We will continue using pension splitting , but perhaps the spousal contribution may be of interest to couples where high earner is still working.

Mike, my husband and I set up a spousal RRSP several years ago. We wanted to transfer part of it to a RRIF as we are both 60 and have just retired. My investment firm says that the whole amount of the RRSP must be rolled into a RRIF and then if we want we can roll a portion of the RRIF back to a RRSP. The first deposit to the RRSP was made in 2005, so this money is not subject to withdrawal fees. Rolling the whole amount to the RRIF and back to a RRSP means we start all over again with the withdrawal fees. Is this the way all companies operate?

I’m now a US resident. Can I elect to have no withholding tax or at least a lower withholding tax than the 25%? What is the max amount I can withdraw from a RRIF? And how often can I do that?

When you transfer stocks from a lif or rrsp account to a tfsa or non-registered account how do you declare the value for taxation purposes? What is involved in transferring stocks rather than selling them from a registered to a non-registered account?

I have a REGOP pension plan, and was wondering when I should transfer my RRSP to an RRIF if I forsee getting 65 to 70% of my salary when I retire in a few years? I am presently 51 years old and will probably retire in 12 to 14 years.

I am turning 65 this year and would like to transfer money from my rsp to a rif to be eligible for pension credit. How much should I transfer- $14,000 which equals 2000 a year for 7 years . Can I transfer smaller amount and just keep adding to it.

I am now receiving money from a RRIF. However my bank no longer provides me with monthly statements of its value or the mix of investments. Nor do I have a contact name to get information from.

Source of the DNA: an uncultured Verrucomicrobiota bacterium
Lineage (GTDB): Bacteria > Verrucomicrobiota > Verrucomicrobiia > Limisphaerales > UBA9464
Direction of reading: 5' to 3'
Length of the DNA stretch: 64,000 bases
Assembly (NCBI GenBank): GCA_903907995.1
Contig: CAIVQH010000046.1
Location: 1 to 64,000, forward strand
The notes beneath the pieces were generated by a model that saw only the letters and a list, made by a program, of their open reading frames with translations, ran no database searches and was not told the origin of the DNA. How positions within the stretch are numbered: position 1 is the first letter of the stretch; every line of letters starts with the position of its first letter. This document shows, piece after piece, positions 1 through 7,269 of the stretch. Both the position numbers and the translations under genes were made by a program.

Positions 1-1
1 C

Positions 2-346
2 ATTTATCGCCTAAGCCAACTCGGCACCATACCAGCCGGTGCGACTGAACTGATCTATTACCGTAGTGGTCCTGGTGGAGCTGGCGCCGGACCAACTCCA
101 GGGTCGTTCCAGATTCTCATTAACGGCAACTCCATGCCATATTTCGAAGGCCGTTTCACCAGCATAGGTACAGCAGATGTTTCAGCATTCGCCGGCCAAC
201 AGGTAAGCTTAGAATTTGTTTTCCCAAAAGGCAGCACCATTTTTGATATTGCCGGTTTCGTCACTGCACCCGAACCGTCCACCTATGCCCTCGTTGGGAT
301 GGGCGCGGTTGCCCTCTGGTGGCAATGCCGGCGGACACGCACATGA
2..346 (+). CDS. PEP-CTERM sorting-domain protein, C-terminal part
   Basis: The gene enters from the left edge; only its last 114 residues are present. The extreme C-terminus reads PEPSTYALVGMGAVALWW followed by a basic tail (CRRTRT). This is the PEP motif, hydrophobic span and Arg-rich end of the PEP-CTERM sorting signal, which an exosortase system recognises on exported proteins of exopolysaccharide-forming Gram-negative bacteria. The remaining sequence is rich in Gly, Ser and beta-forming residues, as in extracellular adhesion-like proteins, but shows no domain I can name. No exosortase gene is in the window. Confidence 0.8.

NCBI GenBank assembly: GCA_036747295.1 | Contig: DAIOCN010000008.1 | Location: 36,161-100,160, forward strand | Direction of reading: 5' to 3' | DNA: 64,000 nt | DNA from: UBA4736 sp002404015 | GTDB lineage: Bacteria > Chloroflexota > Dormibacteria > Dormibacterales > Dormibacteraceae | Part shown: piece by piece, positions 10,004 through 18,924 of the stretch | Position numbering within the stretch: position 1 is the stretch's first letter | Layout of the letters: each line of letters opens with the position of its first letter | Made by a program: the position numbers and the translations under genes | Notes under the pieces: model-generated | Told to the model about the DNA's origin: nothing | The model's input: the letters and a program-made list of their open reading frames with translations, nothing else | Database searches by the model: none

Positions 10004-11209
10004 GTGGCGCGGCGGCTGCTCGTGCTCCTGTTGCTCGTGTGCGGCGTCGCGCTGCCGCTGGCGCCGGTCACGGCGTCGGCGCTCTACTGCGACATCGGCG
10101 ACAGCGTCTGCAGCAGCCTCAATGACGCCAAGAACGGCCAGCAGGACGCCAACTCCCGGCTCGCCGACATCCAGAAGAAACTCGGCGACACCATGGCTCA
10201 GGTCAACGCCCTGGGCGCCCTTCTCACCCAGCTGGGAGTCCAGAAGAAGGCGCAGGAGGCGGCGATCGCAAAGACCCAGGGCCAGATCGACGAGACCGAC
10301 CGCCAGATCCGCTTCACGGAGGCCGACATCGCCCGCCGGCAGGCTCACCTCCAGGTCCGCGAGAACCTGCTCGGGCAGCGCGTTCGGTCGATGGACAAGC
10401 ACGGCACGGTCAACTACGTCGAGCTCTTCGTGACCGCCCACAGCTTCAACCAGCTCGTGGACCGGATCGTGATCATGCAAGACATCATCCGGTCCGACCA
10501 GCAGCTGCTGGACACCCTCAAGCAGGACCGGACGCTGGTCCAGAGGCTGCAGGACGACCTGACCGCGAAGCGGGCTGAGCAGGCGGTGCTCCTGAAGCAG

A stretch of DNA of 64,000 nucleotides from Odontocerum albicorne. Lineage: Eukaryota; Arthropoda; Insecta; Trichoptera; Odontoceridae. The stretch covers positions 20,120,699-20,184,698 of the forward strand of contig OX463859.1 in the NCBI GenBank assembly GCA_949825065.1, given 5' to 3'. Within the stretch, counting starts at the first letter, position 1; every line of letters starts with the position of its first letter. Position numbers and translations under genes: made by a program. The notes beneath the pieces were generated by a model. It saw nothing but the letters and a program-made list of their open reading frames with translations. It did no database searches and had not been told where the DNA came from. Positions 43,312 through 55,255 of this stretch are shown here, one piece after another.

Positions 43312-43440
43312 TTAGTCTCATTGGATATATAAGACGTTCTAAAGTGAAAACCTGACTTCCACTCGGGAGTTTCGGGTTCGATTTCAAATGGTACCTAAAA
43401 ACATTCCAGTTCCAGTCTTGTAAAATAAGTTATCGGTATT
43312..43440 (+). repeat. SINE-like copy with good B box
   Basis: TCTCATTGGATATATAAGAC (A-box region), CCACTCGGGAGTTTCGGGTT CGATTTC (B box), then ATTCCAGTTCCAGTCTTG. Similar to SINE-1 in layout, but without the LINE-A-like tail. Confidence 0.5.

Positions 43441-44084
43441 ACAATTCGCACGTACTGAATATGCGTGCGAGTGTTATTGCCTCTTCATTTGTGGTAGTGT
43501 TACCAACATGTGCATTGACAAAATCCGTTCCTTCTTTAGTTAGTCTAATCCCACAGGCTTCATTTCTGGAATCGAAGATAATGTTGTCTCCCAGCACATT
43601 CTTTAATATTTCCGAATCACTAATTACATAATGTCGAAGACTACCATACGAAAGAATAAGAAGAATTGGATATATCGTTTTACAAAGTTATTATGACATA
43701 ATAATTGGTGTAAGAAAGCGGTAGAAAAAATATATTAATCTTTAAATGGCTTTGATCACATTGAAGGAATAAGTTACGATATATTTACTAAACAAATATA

I would like to change the investment mix. Can this be done?
In future I may change the withdrawal amount and frequency. Is this somehow done through my bank?

Why has my bank suddenly gotten so silent because it is now a RRIF? When it was an RRSP they were all over me to invest more and provided me with all the details on line, but no more.

I assume they are still charging me for the privilege of having one? I don’t know. I’m a mushroom.

@John Edwards – You should still be receiving statements from the bank.

They would have transferred your RRSP to a different RRIF account, so perhaps you just need to get the new account setup online.

I would call the bank you deal with. Go to their webpage and call their main contact number. You don’t need a specific person to talk to.

People use RIF and RSP as a substitute for RRSP and RRIF but CCGA does not use those terms. Is it possible they might have different connotations than their counterparts?

What happens if I want to open an RRIF with some of the funds I currently have in a LIRA, being a non-resident and over 55? Can you give me options of how I could qualify for either no witholding tax or, witholding of less than 25%?

I turned 65 last year and have RRSP’s; my husband will be 65 next year and also has RRSP’s. What would the benefit be for us to transfer to RIF’s now as opposed to waiting until we are 71?

I have 2 different RRSP`s Do I need to transfer them both to RRIF`s the same time or year? What do I need to take out every year? I am 66 now and would like to leave it or them as RRSP as long as I can, and then take out as little as possible every year.

I note that withdrawals from an RRIF can be made in many ways, ie weekly, monthly, annual lump sum, transfer to TFSA, etc. Does an institution charge every time you make a withdrawal or transfer from your RRIF?

@Lynn – It depends on the institution. Some charge for every withdrawal, some allow a certain number of free withdrawals.

There is also a difference between scheduled and unscheduled withdrawals. If you set up a withdrawal schedule for say twice a month – there (hopefully) won’t be any charges. If you put in a manual request (ie a letter) asking for two withdrawals per month, then you might be more likely to be charged.

Best thing is to contact your institution to learn their fee schedule.

When I early retired At 54 from BC government I transferred my pension to my bank & it went into a “locked In LIFs”. So when I turned 55 I thought I could start drawing enough to contribute towards my living. Not so. I could only take out 6% which was a measly $4000 a once a year. Had I known this was going to happen I would have left it in my BC Pension as did other people who retired at the same time. They are getting a fair draw every month-a lot more than me! So I had ended up with 3 LIFS and every year they send my stipend in June.